physics.producers.dbcluster.HitsModuleLabel: "differentHitModuleLabel" 

Note that FHiCL allows for completely replacing a list but not for changing its size (i.e., it's not possible to add an element to an existing list).

This behavior is general: FHiCL only allows to replace elements. For example, if one wants to change both eps and epstwo parameters,

physics.producers.dbcluster.DBScanAlg: { # WRONG!!!
  eps:    1.1
  epstwo: 1.6
}
will not work, because it is replacing the whole physics.producers.dbcluster.DBScanAlg parameter set, thus removing e.g. the parameter minPts.
The correct way to change parameters is to think of that as replacing them, and to point exactly at each of them:
physics.producers.dbcluster.DBScanAlg.eps:    1.1
physics.producers.dbcluster.DBScanAlg.epstwo: 1.6
will leave the other parameters (e.g., minPts) unchanged.

fhicl Emacs syntax highlighting

If you use Emacs as your editor, you can put the following into your .emacs file in your home directory to cause it to display .fcl files with syntax highlighting

(setq fclKeywords
'(
  ;; This, due to poor language design, conflicts with comments and fails
  ("#include" . font-lock-keyword-face)
  ("@local" . font-lock-keyword-face)
  ;; All these names are magic, I think

("process_name:\\|services:\\|source:\\|outputs:\\|physics\\|producers:\\|filters:\\|analyzers:" . font-lock-builtin-face)
  ("true\\|false" . font-lock-builtin-face)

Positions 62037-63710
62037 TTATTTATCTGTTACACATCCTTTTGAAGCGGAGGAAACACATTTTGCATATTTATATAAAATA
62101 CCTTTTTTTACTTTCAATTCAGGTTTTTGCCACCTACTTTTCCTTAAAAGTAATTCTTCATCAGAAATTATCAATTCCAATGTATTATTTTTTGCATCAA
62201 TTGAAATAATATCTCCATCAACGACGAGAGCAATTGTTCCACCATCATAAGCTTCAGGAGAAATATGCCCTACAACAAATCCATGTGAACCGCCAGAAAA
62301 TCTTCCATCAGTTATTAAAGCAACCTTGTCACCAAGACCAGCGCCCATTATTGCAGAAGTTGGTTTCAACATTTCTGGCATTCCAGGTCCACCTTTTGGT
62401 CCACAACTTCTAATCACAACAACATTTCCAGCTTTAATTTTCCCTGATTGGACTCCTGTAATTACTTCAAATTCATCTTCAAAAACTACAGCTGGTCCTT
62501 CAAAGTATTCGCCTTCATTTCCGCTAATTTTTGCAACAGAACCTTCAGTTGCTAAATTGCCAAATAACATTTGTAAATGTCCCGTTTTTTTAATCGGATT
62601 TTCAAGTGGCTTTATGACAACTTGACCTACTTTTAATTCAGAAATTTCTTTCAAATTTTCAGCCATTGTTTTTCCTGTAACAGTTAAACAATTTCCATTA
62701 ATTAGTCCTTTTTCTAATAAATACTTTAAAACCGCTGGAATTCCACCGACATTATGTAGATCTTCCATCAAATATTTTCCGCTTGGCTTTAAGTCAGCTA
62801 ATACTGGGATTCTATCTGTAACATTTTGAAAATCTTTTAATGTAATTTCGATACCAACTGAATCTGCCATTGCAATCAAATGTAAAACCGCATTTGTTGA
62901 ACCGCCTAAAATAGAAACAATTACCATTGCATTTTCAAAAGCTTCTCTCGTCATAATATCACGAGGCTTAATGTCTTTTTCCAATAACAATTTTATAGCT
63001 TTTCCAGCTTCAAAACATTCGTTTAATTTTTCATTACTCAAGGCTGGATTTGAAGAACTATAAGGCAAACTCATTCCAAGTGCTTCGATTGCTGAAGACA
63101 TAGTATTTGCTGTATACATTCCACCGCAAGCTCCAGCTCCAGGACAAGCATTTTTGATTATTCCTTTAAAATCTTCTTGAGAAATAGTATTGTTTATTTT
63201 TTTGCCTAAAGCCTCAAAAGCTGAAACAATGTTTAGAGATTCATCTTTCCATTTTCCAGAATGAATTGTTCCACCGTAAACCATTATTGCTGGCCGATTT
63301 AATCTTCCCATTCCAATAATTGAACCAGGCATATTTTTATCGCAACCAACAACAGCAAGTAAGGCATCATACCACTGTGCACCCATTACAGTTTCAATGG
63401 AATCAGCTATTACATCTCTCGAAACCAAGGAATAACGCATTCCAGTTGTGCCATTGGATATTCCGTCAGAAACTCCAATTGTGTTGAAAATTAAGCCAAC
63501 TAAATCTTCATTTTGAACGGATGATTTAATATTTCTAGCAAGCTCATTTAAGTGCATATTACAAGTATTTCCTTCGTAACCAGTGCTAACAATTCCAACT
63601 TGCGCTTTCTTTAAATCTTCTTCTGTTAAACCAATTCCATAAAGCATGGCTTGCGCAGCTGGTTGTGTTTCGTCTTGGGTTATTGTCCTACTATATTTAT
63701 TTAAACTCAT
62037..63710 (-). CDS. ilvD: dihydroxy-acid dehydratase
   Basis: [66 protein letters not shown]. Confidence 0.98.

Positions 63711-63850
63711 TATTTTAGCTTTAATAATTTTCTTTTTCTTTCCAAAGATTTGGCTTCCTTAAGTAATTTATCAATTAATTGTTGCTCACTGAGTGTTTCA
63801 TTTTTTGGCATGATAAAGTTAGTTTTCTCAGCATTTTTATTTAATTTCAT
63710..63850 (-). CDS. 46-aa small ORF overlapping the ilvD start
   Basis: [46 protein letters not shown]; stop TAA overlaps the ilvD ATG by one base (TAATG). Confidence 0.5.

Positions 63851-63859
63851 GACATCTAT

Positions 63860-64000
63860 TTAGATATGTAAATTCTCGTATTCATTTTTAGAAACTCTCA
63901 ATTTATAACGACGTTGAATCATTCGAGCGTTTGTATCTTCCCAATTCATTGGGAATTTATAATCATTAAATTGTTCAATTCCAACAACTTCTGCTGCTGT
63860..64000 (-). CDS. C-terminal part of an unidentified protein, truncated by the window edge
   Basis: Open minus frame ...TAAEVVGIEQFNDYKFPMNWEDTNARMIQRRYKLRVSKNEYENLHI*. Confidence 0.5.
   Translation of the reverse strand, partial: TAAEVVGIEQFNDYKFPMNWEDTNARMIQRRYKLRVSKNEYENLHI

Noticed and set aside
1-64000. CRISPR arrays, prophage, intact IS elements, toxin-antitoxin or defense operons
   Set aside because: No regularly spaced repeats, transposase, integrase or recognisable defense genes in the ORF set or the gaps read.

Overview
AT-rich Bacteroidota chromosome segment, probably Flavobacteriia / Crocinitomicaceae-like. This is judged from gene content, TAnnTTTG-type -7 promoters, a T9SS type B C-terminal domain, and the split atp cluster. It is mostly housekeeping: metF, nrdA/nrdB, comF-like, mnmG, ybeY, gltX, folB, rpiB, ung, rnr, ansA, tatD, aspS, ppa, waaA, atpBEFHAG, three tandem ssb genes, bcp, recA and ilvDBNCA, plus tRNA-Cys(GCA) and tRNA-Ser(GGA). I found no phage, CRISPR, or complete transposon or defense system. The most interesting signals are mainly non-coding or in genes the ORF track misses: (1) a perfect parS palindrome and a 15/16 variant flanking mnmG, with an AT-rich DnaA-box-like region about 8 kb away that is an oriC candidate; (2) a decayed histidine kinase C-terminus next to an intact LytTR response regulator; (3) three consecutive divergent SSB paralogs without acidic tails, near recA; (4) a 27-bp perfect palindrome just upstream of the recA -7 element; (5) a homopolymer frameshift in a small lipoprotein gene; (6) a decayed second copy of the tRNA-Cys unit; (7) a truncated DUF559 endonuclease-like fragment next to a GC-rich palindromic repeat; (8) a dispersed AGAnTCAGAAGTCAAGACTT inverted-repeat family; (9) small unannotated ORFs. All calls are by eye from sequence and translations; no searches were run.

;; Variable definitions are followed by colons

  ("[a-zA-Z0-9_]*:" . font-lock-variable-name-face)
 )
)

;; Python mode gets us comment handling and indentation at colons

(define-derived-mode fcl-mode python-mode
 (setq mode-name "FHICL")
 (setq font-lock-defaults '(fclKeywords))
;;  (setq tab-width 2) ;; Doesn't seem to work

)

(add-to-list 'auto-mode-alist '("\\.fcl\\'" . fcl-mode))

Please use only spaces for alignment: it's not the perfect solution, but it makes people using different editors see the same code alignment.

Executable and command line options

Currently there is one executable to run in LArSoft. The executable to run a typical reconstruction or analysis job is lar which is placed in the user's path by the setup script. To see what options are available do
$ lar -h

Some of the most useful options (from lar version v1_17_05) are:
  • -c/--config configfile: specify the job configuration (FHiCL) file
  • --print-available what: list all available plugins: module, service, source, plugin
  • --print-description what: print description of specified module, service, source, or other plugin
  • -s/--source file: source ROOT data file (may be specified more than once)
  • -S/--source-list filelist: text file containing a list of source files to read, one per line
  • -n/--nevts number: number of events to process
  • --nskip number: number of events to skip
  • --rethrow-all: all exceptions are propagated rather than handled by art
  • --config-out newfile: before running the job, creates a text file with the complete job configuration

Running a Job

To run the job defined by the script above, do

$ lar -c job/prodgenie.fcl

One can stop a job in two ways:
  1. press <Ctrl>+<C> once: the job will complete at the end of the current module. If the job is running in the background type kill -9 %jobID on the command line.